Data were collected from parents and some of adolescents through in-depth and semi-structured interviews. In addition, four focus group discussions were held to obtain perceptions and experiences regarding underlying factors of overweight/obesity and the role of stress in inducing unhealthy lifestyles related to diet and physical activity. To allow participants to openly share their perceptions and experiences, all interviews were collected in a private room of the schools by the main researcher. To permit subjects to fully explain their own opinions, perceptions, and experiences, open-ended questions were utilized for interview/discussion, the methods which are widely used in qualitative studies providing in-depth and flexible interviews. To begin the interviews/discussions, students were asked to explain their own feelings, perceptions, and experiences on overweight and obesity, factors which cause and influence these conditions, factors associated with unhealthy eating and physical activity behaviors, and facilitators and barriers of these behaviors. In particular, students were asked to explain about the existing stressors in their life and the role of these factors on their lifestyle and weight. Based on the responses of the participants and with focus on the main topics, the subsequent questions were asked. Parents also were asked similar questions, at first, they explained about their opinions about overweight and obesity, and then they clarified the underlying factors that contributed to the weight gain in their children. Furthermore, they were requested to explain the role of stress in changing dietary and physical activity behaviors of their children, and whether they blamed themselves on this issues or not. During each interview, participants were asked to explain more about important issues related to the study aims.
Each individual interview lasted between 30 and 90 min, and some participants were interviewed more than once. The focus group interviews also lasted between 60 and 150 min. During each interview, based on the symbolic interaction approach, nonverbal signals were written in notes by the main researcher. In the focus group discussions, along with the main researcher, two trained researchers assisted in writing notes about the nonverbal signals and helped in monitoring the sessions. All the interviews were audiotaped and subsequently transcribed verbatim. Written notes were incorporated into the text, and after reviewing several times and rechecking for their accuracy, data were analyzed simultaneously.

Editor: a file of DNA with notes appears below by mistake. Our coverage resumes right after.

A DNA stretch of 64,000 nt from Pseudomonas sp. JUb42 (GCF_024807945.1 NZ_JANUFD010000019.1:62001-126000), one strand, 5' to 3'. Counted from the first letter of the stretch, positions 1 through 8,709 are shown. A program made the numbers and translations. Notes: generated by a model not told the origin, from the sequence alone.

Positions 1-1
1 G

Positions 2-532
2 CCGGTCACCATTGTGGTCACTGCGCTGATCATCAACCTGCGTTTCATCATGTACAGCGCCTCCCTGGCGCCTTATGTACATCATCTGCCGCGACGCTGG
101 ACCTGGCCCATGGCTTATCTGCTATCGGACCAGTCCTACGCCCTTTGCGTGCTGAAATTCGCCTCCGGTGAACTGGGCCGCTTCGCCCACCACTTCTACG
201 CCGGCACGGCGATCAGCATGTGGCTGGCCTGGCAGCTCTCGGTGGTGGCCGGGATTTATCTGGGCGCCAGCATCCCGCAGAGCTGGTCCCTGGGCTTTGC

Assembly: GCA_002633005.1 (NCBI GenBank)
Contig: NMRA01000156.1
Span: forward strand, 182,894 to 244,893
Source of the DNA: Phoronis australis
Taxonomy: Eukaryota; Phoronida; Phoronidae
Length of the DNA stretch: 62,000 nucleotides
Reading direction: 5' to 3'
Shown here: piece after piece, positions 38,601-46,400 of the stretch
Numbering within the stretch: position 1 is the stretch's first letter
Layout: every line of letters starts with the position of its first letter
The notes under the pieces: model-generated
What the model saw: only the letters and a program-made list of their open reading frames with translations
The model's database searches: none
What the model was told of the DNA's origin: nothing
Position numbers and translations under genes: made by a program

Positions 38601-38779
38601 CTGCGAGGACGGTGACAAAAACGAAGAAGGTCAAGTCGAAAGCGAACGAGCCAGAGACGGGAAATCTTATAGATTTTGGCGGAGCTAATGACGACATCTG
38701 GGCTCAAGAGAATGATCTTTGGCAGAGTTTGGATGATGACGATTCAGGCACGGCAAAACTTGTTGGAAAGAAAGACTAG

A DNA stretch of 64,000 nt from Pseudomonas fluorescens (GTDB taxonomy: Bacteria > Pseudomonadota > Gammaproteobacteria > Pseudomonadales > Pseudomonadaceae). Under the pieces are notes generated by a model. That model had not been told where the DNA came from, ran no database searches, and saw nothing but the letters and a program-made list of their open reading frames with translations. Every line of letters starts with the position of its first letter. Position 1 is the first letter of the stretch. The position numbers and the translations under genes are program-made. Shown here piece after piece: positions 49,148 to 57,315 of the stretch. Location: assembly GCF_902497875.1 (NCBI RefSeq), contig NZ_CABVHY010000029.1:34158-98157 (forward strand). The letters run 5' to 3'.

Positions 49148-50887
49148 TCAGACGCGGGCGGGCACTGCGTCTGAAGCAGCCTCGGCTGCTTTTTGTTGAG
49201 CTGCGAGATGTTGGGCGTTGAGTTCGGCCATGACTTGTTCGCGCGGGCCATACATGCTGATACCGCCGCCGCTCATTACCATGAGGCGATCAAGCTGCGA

The conventional content analysis was used to analyze data through MAXQDA software (version, 2010). At first, the transcribed interviews were reviewed and read precisely line-by-line for several times to specify the main concepts and reduce data to codes. In this regard, the text was divided into meaningful units, which consisted of a group of words related to the same meaning. The process of data reduction continued with labeling meaning units with codes. The extracted codes were classified, and code comparison was conducted based on the codes similarities and differences. After data analysis, 290 codes emerged related to the impact of adolescent friendships on unhealthy eating behaviors that after reviewing the similarities and merging of the codes, they were reduced to 76 codes and categories developed. After linking the underlying meanings of categories using inductive analysis, themes emerged. After careful study and analysis of the text of each interview, the next interview was planned.
Trustworthiness of data
Study rigor was confirmed by four criteria, namely credibility, dependability, confirmability, and transferability proposed by Lincoln and Guba. In this regard, to achieve a deep understanding of the phenomenon interviews, as well as, all process of data interpretation were reviewed several times considering enough time to provoke the underlying meaning of participants' experiences. Then, the codes and emergent themes were reviewed by some experts in qualitative studies to evaluate the analysis method and provide feedback on its validity. In the third step, a summary of the results of data analyzing was returned to interviewee, and they were requested to assess if the authors' interpretation matched with their explanation regarding their perception and experiences. Finally, to permit the external supervisor and other researcher's auditability and to perform the authors' method of the research in future studies, all stages of the study and all the decisions made from the beginning to the end were documented.
This study was approved by the Ethics Committee of Mashhad University of Medical Sciences (ethics code: IR. MUMS. FM. REC.1395.419). All of the students and their parents were asked to fill informed consent, and they were assured about the right to resigning during the study, being anonymity and confidentiality of information. Before each interview and its audiotaping explicit permission was acquired from the study participants. After the study, researchers conducted three nutritional, educational sessions for the students and their parents to inform them about healthy eating habits and physical activity behaviors.